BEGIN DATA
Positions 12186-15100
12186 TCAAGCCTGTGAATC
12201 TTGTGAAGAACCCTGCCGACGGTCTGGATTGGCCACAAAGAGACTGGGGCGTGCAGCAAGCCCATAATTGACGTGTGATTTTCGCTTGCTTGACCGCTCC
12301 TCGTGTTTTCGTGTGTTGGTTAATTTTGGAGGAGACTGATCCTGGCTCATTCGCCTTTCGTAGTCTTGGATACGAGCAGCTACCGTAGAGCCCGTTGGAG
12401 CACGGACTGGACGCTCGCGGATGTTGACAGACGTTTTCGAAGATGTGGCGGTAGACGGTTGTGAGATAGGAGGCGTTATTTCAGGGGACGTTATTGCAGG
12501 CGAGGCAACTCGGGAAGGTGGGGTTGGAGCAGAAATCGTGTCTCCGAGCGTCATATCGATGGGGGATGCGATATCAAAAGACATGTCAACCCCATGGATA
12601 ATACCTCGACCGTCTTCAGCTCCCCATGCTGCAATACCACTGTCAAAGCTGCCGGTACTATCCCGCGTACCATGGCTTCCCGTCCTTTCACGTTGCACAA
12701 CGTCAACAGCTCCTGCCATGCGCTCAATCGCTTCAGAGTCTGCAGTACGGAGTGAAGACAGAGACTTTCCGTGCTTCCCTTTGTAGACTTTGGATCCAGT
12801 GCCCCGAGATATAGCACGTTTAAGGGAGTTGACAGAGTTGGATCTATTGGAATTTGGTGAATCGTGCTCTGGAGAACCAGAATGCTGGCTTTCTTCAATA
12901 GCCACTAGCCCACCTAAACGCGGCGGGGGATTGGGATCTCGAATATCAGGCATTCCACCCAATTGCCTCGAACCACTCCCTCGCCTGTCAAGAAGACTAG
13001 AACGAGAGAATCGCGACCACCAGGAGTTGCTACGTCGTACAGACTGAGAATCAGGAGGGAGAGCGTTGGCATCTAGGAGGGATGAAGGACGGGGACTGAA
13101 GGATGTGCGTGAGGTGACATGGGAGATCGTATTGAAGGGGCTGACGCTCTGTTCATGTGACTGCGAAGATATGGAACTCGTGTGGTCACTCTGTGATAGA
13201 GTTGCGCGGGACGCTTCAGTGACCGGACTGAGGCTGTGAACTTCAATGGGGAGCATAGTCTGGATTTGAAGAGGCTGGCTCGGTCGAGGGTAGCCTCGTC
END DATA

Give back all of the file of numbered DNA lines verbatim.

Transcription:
Positions 12186-15100
12186 TCAAGCCTGTGAATC
12201 TTGTGAAGAACCCTGCCGACGGTCTGGATTGGCCACAAAGAGACTGGGGCGTGCAGCAAGCCCATAATTGACGTGTGATTTTCGCTTGCTTGACCGCTCC
12301 TCGTGTTTTCGTGTGTTGGTTAATTTTGGAGGAGACTGATCCTGGCTCATTCGCCTTTCGTAGTCTTGGATACGAGCAGCTACCGTAGAGCCCGTTGGAG
12401 CACGGACTGGACGCTCGCGGATGTTGACAGACGTTTTCGAAGATGTGGCGGTAGACGGTTGTGAGATAGGAGGCGTTATTTCAGGGGACGTTATTGCAGG
12501 CGAGGCAACTCGGGAAGGTGGGGTTGGAGCAGAAATCGTGTCTCCGAGCGTCATATCGATGGGGGATGCGATATCAAAAGACATGTCAACCCCATGGATA
12601 ATACCTCGACCGTCTTCAGCTCCCCATGCTGCAATACCACTGTCAAAGCTGCCGGTACTATCCCGCGTACCATGGCTTCCCGTCCTTTCACGTTGCACAA
12701 CGTCAACAGCTCCTGCCATGCGCTCAATCGCTTCAGAGTCTGCAGTACGGAGTGAAGACAGAGACTTTCCGTGCTTCCCTTTGTAGACTTTGGATCCAGT
12801 GCCCCGAGATATAGCACGTTTAAGGGAGTTGACAGAGTTGGATCTATTGGAATTTGGTGAATCGTGCTCTGGAGAACCAGAATGCTGGCTTTCTTCAATA
12901 GCCACTAGCCCACCTAAACGCGGCGGGGGATTGGGATCTCGAATATCAGGCATTCCACCCAATTGCCTCGAACCACTCCCTCGCCTGTCAAGAAGACTAG
13001 AACGAGAGAATCGCGACCACCAGGAGTTGCTACGTCGTACAGACTGAGAATCAGGAGGGAGAGCGTTGGCATCTAGGAGGGATGAAGGACGGGGACTGAA
13101 GGATGTGCGTGAGGTGACATGGGAGATCGTATTGAAGGGGCTGACGCTCTGTTCATGTGACTGCGAAGATATGGAACTCGTGTGGTCACTCTGTGATAGA
13201 GTTGCGCGGGACGCTTCAGTGACCGGACTGAGGCTGTGAACTTCAATGGGGAGCATAGTCTGGATTTGAAGAGGCTGGCTCGGTCGAGGGTAGCCTCGTC